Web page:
Snowsports are witnessing some of the most significant impacts of atmospheric warming on competition calendars.

This winter has seen a record lack of snow in the European Alps. Indeed, in the last 50 years, the Alps have seen a 5.6% decrease in the duration of snow cover every decade – and climate scientists predict that this trend is only going to continue as alpine winters get warmer.

Recreational and professional skiers alike have been affected by this year’s lack of snow, with the ski competition calendar forced to adapt through cancelations and the use of artificial snow.

GlobalData Sport spoke to Jenny Wiedeke, communications director at the International Ski Federation (FIS), and Chris Scott, head of external relations at sports management and promotions firm GBsnowsport, to discuss what this means for snowsports and how they will have to adapt moving forward.

To what extent is the current lack of snow in the Alps an unusual weather issue or part of ongoing climate change?

Jenny Wiedeke: This year has been very extreme in terms of the warm temperatures with many seasonal records broken. That being said, these types of extreme situations are becoming much more common across the globe as a result of climate change. The biggest challenge is being able to plan for what kinds of extremes we will face in any given region each winter.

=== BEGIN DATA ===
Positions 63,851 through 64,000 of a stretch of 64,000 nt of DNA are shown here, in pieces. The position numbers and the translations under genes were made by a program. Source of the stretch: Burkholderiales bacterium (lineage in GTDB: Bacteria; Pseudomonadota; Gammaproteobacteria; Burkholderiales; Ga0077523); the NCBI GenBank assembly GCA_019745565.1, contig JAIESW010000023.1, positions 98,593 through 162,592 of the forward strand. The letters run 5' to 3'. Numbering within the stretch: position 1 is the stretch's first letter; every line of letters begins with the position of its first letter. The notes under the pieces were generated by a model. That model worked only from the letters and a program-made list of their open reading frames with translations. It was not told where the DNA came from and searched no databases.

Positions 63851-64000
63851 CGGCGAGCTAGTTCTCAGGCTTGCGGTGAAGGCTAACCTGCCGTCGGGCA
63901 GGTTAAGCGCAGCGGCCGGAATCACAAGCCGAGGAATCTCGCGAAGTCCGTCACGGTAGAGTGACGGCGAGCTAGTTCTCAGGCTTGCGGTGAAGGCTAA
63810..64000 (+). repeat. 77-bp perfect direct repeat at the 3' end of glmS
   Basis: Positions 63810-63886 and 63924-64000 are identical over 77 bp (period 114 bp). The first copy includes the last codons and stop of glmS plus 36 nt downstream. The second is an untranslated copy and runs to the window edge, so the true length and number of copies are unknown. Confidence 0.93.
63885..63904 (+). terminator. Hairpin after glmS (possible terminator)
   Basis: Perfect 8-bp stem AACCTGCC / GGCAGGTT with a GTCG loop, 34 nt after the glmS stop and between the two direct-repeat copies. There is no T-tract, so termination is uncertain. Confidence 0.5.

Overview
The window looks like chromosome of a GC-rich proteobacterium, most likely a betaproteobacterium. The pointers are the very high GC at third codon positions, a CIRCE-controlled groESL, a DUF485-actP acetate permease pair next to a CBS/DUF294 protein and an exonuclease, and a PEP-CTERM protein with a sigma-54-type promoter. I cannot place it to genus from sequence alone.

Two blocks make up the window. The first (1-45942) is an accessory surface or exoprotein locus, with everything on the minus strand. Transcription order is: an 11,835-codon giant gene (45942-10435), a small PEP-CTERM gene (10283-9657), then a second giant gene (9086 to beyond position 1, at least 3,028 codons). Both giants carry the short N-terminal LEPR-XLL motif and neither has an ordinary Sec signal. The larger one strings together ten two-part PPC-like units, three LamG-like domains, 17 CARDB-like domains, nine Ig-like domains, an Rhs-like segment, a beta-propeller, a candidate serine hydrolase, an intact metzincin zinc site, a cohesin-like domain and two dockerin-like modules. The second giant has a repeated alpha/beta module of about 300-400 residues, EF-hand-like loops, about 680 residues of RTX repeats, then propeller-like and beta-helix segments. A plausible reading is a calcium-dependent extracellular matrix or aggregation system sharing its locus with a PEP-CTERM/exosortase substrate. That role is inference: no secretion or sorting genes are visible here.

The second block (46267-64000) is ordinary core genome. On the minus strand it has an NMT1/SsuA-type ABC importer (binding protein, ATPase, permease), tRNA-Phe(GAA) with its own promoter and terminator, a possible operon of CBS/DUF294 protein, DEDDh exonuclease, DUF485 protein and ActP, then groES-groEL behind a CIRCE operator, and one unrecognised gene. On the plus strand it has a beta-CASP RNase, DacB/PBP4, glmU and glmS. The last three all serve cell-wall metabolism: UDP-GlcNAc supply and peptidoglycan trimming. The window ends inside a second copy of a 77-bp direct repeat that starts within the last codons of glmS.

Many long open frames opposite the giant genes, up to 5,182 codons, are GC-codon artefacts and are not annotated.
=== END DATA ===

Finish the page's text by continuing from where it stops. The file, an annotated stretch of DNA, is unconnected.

How well do you really know your competitors?

Access the most comprehensive Company Profiles on the market, powered by GlobalData. Save hours of research. Gain competitive edge.

Company Profile – free sample

Thank you!

Your download email will arrive shortly

Not ready to buy yet? Download a free sample

We are confident about the unique quality of our Company Profiles. However, we want you to make the most beneficial decision for your business, so we offer a free sample that you can download by submitting the below form

By GlobalData
Visit our Privacy Policy for more information about our services, how we may use, process and share your personal data, including information of your rights in respect of your personal data and how you can unsubscribe from future marketing communications. Our services are intended for corporate subscribers and you warrant that the email address submitted is your corporate email address.